More new soil was cascading down the bank and on to the road as I ran over. The badger pulled instinctively away as I drew closer, causing the fence to rattle and shake further and the wire around her neck to tighten. I felt the anger at my throat as I looked at the homemade snare deliberately fixed to the lowest section of wire fence. It was sickening. I began trying to undo the wire from the tiny tin locking plate. Each time I made any promising progress the badger would suddenly pull, tightening the lock plate again and twice slicing into my fingers. Once she moved towards my hands with her powerful front claws, snapping her jaws close to my fingers, so that I had to quickly withdraw them.

After 20 minutes or so I had eventually succeeded in releasing the locking plate. She sat for a moment. Then as she turned she realised she met no resistence from the wire. One second later, she was away.

I pushed my cold, sore hands deep into my pockets and watched the badger loping up the field. The snare still derailed from her neck. A flock of sheep glanced at her, then went back to their moronic, interminable grazing. It was incredible to see the badger beside the sheep. Despite her handicap, she looked fluid and natural; at once part of her surrondings. No longer showing any sign of panic, she used the shadow of the stone wall to disappear into a thicket of spring bramble. The sheep in contrast seemed extraordinaryily alien to the landscape, resourceless and seemingly without wit. I thought about the snare still around the badger’s neck.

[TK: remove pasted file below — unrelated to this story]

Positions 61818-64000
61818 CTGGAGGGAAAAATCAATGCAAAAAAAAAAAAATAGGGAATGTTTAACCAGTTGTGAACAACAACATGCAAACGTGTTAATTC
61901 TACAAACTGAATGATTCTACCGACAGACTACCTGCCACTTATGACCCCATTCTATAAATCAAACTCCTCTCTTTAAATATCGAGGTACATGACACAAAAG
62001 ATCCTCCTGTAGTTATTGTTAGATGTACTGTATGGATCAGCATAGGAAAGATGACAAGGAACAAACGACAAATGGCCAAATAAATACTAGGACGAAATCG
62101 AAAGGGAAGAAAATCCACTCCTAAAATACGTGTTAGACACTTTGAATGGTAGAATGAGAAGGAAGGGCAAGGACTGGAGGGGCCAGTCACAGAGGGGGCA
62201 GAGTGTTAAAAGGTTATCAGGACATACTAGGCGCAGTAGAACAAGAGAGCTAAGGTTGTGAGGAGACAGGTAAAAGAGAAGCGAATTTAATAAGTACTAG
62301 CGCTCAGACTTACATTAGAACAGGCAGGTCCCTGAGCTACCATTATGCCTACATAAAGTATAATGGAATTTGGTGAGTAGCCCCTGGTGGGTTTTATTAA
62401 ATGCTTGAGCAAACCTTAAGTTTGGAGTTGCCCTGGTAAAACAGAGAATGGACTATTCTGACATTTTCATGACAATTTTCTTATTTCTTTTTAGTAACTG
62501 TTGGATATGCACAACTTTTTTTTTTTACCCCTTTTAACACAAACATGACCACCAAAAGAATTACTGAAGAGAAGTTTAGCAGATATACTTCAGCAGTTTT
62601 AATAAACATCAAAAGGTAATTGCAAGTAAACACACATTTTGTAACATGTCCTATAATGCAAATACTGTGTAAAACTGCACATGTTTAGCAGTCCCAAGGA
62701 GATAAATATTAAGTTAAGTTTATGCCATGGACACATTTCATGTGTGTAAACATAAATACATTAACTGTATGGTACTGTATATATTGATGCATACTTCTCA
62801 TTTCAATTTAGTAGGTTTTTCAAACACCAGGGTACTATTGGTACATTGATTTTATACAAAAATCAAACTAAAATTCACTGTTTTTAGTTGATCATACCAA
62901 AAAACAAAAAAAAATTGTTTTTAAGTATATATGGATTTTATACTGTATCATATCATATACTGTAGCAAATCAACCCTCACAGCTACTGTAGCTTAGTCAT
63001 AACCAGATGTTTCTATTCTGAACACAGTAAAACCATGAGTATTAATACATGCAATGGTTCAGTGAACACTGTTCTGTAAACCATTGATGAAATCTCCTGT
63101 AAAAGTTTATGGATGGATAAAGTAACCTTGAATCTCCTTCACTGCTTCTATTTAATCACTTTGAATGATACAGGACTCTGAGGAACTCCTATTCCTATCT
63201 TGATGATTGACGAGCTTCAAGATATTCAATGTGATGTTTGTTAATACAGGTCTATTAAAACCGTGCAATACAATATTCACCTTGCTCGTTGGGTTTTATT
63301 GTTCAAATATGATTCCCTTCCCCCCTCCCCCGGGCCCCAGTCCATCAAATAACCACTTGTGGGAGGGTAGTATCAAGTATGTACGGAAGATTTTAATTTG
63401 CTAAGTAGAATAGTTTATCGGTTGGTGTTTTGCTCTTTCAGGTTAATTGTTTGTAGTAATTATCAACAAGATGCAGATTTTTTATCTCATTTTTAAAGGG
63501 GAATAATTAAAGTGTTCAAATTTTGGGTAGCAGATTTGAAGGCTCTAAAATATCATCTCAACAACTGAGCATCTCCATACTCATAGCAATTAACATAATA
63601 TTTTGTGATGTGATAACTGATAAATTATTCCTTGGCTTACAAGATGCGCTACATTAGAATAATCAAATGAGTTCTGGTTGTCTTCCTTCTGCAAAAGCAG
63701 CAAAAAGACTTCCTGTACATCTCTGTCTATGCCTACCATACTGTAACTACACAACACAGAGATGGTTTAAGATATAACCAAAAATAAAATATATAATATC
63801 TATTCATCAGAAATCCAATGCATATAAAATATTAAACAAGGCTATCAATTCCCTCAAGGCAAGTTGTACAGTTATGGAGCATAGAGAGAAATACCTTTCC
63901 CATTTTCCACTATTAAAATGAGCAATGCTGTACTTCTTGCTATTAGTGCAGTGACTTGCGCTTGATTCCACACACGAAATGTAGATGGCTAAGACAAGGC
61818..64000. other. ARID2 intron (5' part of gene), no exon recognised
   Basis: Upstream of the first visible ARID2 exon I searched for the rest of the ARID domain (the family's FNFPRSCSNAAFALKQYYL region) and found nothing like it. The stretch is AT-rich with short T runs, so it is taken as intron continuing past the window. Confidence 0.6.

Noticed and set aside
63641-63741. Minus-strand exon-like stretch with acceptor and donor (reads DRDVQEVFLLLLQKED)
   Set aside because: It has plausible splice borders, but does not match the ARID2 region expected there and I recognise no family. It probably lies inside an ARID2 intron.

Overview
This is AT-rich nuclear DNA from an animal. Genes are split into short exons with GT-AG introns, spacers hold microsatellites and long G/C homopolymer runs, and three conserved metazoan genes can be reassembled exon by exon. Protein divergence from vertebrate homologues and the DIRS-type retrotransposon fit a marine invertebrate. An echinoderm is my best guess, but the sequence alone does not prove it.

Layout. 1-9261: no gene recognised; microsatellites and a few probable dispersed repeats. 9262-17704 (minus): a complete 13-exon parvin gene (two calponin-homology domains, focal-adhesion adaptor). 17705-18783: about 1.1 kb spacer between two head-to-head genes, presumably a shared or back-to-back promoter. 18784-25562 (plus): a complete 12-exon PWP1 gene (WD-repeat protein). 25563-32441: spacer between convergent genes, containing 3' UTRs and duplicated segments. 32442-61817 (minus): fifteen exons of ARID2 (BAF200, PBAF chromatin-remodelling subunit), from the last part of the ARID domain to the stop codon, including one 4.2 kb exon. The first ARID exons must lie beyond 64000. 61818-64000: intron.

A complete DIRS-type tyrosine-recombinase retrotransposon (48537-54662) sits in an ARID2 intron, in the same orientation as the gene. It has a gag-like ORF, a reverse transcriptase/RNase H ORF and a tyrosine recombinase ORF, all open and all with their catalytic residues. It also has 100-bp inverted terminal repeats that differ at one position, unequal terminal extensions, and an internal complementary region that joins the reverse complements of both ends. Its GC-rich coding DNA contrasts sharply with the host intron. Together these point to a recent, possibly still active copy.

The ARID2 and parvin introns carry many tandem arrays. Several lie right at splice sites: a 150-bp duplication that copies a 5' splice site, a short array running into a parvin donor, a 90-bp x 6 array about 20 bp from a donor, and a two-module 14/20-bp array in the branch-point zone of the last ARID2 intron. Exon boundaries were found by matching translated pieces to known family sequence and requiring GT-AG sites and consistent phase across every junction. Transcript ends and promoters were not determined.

“Fifty, fifty,” I muttered aloud, even though I knew her chances were slimmer than that.

I walked back to the car.

 

 

 

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A Search for Quality

“Farewell to the besoms of heather and bloom

Farewell to the creels and the basket

For the folks of today they would far sooner pay

For a thing that’s been made out of plastic”